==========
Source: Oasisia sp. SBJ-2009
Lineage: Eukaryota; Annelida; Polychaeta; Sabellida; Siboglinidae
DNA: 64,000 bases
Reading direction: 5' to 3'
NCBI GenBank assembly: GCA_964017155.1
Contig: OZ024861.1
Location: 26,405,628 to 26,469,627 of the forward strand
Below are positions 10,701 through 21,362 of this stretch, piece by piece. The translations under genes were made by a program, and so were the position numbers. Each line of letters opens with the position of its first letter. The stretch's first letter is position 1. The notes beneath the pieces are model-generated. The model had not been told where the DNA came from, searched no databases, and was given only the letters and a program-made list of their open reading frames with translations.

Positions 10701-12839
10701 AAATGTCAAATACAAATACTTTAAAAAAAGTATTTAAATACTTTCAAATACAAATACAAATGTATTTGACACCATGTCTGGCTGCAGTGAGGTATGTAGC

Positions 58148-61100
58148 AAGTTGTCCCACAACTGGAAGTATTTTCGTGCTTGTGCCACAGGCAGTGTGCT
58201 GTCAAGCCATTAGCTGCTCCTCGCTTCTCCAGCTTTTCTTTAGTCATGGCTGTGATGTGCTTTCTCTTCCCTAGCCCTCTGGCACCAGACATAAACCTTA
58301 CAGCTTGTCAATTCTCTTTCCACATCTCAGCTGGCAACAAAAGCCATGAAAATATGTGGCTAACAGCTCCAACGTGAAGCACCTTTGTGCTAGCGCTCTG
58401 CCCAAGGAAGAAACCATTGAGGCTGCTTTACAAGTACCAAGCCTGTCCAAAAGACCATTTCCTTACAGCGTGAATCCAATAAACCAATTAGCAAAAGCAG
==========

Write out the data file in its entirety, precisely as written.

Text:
Source: Oasisia sp. SBJ-2009
Lineage: Eukaryota; Annelida; Polychaeta; Sabellida; Siboglinidae
DNA: 64,000 bases
Reading direction: 5' to 3'
NCBI GenBank assembly: GCA_964017155.1
Contig: OZ024861.1
Location: 26,405,628 to 26,469,627 of the forward strand
Below are positions 10,701 through 21,362 of this stretch, piece by piece. The translations under genes were made by a program, and so were the position numbers. Each line of letters opens with the position of its first letter. The stretch's first letter is position 1. The notes beneath the pieces are model-generated. The model had not been told where the DNA came from, searched no databases, and was given only the letters and a program-made list of their open reading frames with translations.

Positions 10701-12839
10701 AAATGTCAAATACAAATACTTTAAAAAAAGTATTTAAATACTTTCAAATACAAATACAAATGTATTTGACACCATGTCTGGCTGCAGTGAGGTATGTAGC

Positions 58148-61100
58148 AAGTTGTCCCACAACTGGAAGTATTTTCGTGCTTGTGCCACAGGCAGTGTGCT
58201 GTCAAGCCATTAGCTGCTCCTCGCTTCTCCAGCTTTTCTTTAGTCATGGCTGTGATGTGCTTTCTCTTCCCTAGCCCTCTGGCACCAGACATAAACCTTA
58301 CAGCTTGTCAATTCTCTTTCCACATCTCAGCTGGCAACAAAAGCCATGAAAATATGTGGCTAACAGCTCCAACGTGAAGCACCTTTGTGCTAGCGCTCTG
58401 CCCAAGGAAGAAACCATTGAGGCTGCTTTACAAGTACCAAGCCTGTCCAAAAGACCATTTCCTTACAGCGTGAATCCAATAAACCAATTAGCAAAAGCAG